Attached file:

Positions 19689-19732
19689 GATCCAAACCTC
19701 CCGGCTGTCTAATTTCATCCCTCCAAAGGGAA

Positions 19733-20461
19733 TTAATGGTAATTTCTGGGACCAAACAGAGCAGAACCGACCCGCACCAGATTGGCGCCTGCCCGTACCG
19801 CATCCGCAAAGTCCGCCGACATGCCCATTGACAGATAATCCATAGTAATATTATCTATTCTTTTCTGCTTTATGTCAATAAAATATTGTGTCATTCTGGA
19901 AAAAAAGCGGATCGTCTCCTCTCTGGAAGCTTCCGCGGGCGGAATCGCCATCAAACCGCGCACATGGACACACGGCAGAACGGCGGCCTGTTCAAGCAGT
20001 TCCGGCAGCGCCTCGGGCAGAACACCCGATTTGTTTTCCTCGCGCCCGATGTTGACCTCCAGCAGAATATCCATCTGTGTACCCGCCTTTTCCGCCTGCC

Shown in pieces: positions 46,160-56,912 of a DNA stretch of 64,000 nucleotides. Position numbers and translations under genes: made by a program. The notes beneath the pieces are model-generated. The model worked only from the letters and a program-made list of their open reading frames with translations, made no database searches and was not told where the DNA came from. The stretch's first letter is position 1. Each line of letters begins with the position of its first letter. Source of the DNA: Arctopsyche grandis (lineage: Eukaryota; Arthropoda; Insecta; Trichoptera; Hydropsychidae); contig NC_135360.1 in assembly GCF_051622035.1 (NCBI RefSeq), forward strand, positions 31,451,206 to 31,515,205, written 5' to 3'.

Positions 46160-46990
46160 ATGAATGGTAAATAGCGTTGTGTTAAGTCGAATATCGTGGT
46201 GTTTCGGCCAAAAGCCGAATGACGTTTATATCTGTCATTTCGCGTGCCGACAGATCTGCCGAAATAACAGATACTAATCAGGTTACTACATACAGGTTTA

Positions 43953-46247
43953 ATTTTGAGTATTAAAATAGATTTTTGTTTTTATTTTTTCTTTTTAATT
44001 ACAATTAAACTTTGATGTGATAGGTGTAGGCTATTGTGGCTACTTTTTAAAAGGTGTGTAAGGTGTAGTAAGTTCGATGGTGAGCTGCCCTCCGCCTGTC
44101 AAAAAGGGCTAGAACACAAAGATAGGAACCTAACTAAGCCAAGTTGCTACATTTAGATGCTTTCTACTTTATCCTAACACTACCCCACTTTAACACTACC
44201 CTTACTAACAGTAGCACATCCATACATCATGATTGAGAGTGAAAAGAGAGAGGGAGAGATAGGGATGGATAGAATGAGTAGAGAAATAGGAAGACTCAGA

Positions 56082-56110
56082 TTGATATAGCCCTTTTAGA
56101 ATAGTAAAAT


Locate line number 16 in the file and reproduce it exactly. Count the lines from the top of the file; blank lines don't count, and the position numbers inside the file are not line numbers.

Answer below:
44101 AAAAAGGGCTAGAACACAAAGATAGGAACCTAACTAAGCCAAGTTGCTACATTTAGATGCTTTCTACTTTATCCTAACACTACCCCACTTTAACACTACC